Despite the unprecedented challenges the global Covid pandemic has created this year, @EducationGovUK has been delivering on the Government’s promise to provide world-class education, training and care for everyone, whatever their background.
Investing in schools and teachers
We said we would provide schools with more funding and we have invested an extra £14.4 billion in funding for schools, in total, over the three years to 2022-23.
In June, we committed over £1 billion to fund the first 50 projects of a new, ten-year school rebuilding programme, starting from 2020-21.
In 2020-21, we also allocated £2 billion in condition funding for essential maintenance and upgrades across the school estate, which includes an additional £560 million announced by the government in June.
In addition, we are on track to deliver projects to rebuild or refurbish buildings in poor condition at 90 schools during 2020-21, through the Priority School Building Programme.
The number of teachers also remains high, with over 453,000 teachers working in schools across the country – that is over 12,000 more teachers than in 2010.
This year starting salaries for teachers have already increased by 5.5% and we remain committed to achieving a £30k starting salary.
Looking after pupil wellbeing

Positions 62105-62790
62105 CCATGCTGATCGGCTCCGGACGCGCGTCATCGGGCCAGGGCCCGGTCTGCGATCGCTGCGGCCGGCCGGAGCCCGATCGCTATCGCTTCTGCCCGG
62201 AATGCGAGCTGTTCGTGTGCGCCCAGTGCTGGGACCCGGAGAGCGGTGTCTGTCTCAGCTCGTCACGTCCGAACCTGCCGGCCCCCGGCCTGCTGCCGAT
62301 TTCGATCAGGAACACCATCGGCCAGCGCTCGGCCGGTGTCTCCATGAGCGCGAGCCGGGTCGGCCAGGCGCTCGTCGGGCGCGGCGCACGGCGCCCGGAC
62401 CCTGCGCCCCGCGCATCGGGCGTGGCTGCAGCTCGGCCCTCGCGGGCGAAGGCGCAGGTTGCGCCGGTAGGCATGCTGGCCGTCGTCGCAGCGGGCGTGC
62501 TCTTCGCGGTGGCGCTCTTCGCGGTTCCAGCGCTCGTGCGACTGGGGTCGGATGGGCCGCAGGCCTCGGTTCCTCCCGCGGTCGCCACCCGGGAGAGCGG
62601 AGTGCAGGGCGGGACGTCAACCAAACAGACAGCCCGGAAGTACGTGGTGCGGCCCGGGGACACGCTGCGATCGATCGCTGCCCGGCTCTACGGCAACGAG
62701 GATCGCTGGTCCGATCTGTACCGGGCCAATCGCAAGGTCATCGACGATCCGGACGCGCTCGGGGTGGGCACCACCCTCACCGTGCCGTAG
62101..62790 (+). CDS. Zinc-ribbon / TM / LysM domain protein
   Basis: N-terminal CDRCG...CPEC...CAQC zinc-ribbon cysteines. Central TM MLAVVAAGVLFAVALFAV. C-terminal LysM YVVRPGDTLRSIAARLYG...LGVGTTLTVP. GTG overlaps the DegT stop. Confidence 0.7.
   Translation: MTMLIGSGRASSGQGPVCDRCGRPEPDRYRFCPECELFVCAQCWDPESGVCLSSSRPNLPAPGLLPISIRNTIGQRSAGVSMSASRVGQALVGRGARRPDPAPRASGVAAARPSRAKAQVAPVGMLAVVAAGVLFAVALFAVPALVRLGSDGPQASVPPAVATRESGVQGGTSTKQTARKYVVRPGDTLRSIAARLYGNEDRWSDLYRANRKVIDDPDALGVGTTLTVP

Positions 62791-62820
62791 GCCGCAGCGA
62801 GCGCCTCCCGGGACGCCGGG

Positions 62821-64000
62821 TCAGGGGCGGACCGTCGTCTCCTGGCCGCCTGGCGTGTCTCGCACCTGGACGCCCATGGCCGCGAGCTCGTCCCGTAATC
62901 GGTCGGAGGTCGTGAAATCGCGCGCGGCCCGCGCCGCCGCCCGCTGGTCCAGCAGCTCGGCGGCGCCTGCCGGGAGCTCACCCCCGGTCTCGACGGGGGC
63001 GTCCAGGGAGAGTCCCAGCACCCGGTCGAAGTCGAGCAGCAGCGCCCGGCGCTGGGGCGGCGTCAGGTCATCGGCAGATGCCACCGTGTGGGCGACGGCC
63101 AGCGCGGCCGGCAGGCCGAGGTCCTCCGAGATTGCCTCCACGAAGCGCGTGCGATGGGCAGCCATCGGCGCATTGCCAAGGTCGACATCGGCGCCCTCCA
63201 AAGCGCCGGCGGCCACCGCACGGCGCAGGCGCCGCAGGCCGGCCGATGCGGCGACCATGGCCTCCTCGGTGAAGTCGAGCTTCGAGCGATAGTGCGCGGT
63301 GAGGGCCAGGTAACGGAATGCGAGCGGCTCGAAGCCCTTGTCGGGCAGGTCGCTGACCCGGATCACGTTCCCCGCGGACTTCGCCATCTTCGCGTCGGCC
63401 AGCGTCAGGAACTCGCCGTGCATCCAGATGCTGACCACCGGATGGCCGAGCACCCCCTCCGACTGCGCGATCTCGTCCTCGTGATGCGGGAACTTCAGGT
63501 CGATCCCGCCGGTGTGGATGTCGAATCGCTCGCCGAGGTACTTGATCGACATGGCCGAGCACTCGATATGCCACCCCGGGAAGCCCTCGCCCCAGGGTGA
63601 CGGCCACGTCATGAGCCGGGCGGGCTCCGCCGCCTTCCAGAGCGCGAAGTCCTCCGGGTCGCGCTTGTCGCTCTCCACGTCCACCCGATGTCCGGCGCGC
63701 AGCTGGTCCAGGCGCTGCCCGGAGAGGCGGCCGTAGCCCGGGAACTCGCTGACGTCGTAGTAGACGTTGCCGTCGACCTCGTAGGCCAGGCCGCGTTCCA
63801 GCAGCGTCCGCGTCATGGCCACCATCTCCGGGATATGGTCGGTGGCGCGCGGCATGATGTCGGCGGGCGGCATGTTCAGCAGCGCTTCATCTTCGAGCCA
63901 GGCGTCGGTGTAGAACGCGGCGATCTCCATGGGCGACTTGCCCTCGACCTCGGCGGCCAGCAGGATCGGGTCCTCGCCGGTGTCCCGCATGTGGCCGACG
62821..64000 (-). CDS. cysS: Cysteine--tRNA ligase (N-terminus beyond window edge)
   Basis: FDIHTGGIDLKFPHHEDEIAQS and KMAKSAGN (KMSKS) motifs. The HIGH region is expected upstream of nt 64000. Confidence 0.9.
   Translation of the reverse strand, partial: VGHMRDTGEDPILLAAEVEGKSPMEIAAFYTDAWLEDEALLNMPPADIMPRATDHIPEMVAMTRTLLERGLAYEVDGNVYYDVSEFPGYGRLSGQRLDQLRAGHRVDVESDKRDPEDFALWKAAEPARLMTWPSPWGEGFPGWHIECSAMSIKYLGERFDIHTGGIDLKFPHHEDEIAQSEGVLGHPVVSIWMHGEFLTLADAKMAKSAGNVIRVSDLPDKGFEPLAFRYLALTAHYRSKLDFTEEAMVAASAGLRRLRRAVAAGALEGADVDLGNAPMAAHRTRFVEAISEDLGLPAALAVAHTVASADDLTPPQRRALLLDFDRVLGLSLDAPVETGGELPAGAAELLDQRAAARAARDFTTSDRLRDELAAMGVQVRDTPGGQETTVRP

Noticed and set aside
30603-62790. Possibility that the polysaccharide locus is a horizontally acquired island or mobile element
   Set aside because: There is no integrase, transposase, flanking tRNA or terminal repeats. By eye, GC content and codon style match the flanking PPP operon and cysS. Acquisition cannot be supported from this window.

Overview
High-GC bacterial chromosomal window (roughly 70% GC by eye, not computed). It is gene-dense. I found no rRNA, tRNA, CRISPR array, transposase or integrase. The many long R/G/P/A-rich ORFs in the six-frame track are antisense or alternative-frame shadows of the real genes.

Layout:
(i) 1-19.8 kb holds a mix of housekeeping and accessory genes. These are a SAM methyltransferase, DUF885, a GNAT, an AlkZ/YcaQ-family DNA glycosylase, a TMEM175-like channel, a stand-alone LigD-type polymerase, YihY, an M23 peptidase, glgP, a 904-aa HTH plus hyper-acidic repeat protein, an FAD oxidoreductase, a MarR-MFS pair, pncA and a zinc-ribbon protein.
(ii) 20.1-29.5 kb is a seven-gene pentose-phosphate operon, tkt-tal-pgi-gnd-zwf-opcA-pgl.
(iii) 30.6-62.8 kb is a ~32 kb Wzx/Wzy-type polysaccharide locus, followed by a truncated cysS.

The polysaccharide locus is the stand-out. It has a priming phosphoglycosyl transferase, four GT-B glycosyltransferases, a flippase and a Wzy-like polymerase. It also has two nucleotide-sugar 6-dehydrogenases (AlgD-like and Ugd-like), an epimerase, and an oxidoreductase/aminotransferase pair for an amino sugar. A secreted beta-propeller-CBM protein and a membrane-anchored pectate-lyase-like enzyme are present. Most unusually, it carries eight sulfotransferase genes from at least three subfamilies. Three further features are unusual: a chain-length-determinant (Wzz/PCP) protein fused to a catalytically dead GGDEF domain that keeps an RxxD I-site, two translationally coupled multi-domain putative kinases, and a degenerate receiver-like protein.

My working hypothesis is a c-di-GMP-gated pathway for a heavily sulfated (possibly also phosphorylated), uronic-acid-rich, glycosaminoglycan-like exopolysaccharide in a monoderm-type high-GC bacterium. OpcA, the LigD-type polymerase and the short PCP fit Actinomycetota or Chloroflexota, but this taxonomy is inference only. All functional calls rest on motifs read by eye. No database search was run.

In May, we announced £6.5 million to put social workers in schools to support children at risk. Across the education sector, we have provided £5.4m worth of grant funding through the College Collaboration Fund – five of the projects funded support student and/or staff mental health and wellbeing via online programmes and remote support.
Our £8 million Wellbeing for Education Return programme is helping education staff respond to additional mental health pressures caused by the pandemic by providing training and support to local schools and colleges via councils, the vast majority of whom – 97% of councils – have taken up the offer.
Our new relationships, sex and health education (RSHE) curriculum equips all schools with age-appropriate and comprehensive guidance on how to keep children safe and healthy in their personal and social lives.